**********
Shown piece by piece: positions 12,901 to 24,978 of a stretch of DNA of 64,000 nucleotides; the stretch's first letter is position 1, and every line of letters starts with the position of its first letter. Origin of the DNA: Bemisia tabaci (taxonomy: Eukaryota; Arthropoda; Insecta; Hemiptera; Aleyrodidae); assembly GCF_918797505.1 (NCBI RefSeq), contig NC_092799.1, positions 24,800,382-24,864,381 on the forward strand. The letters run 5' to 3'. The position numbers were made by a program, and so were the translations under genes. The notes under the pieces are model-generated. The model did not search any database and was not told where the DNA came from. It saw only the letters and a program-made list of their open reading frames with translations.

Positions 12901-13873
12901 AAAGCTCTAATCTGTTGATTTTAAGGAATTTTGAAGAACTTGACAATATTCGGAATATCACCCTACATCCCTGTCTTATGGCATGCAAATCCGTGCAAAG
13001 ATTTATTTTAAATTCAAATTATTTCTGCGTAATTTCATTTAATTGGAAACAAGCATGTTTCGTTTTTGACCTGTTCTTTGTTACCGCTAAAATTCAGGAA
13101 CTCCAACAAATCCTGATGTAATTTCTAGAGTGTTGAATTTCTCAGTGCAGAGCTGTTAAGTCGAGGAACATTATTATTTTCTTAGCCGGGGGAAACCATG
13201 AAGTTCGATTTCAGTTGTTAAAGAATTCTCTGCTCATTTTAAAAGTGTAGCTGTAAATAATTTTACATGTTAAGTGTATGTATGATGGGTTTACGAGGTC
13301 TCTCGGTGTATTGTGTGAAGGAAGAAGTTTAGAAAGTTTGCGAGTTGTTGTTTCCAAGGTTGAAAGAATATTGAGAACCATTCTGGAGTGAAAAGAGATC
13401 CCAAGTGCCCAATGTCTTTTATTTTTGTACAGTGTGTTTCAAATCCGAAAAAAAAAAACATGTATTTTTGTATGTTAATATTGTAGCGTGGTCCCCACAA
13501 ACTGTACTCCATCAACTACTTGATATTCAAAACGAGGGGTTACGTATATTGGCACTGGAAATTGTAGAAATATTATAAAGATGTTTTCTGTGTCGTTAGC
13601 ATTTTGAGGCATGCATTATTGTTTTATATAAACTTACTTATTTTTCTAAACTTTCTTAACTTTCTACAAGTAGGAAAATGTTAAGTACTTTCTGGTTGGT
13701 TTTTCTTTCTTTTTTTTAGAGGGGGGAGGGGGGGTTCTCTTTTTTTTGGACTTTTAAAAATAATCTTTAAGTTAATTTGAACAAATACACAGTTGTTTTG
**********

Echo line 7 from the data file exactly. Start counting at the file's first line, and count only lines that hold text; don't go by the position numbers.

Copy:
13301 TCTCGGTGTATTGTGTGAAGGAAGAAGTTTAGAAAGTTTGCGAGTTGTTGTTTCCAAGGTTGAAAGAATATTGAGAACCATTCTGGAGTGAAAAGAGATC